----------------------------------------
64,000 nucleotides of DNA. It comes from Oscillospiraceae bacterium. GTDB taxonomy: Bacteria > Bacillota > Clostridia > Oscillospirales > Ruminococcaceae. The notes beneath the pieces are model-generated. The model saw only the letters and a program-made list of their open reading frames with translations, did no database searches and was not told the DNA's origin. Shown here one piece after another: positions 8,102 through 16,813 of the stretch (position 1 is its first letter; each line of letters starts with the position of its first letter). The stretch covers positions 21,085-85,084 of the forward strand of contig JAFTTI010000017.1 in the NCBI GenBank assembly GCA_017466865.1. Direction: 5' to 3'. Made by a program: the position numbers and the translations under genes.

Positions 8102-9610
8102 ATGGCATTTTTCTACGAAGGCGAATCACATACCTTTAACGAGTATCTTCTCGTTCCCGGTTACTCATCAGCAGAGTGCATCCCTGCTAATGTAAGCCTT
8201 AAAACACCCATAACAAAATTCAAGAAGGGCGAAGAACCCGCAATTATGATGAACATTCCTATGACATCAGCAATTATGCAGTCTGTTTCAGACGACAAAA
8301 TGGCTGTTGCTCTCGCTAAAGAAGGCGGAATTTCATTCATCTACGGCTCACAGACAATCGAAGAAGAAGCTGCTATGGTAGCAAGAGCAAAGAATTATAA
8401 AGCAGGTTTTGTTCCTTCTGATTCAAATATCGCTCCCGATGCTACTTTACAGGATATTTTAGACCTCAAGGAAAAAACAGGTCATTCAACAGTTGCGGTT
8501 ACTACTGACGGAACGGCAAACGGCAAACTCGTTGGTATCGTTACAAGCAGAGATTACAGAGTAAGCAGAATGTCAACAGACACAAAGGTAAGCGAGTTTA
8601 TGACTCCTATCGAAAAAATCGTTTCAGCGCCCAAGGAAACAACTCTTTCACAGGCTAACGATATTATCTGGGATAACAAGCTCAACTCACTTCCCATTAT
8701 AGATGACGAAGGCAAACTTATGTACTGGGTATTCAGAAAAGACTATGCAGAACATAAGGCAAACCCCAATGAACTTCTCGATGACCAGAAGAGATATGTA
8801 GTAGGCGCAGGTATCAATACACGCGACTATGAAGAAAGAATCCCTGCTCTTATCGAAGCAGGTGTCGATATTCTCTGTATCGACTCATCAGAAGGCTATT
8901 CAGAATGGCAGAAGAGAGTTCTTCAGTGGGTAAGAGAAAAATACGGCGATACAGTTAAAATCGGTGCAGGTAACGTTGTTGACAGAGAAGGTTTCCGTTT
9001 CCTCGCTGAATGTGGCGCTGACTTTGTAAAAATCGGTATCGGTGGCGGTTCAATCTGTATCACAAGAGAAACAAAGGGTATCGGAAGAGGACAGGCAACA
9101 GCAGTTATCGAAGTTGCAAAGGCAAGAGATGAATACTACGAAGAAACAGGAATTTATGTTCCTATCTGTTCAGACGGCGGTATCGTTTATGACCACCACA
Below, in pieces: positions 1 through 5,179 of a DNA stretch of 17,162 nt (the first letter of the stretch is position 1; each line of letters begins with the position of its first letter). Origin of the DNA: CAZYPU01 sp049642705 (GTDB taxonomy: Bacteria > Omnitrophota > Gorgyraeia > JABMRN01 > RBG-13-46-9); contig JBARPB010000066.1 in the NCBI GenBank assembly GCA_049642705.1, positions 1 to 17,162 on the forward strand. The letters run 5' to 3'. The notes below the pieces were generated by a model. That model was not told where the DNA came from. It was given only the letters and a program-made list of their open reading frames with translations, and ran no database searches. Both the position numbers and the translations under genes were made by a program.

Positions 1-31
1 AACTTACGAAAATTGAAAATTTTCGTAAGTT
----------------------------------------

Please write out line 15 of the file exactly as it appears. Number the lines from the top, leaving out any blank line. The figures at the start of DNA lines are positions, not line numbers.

Positions 1-31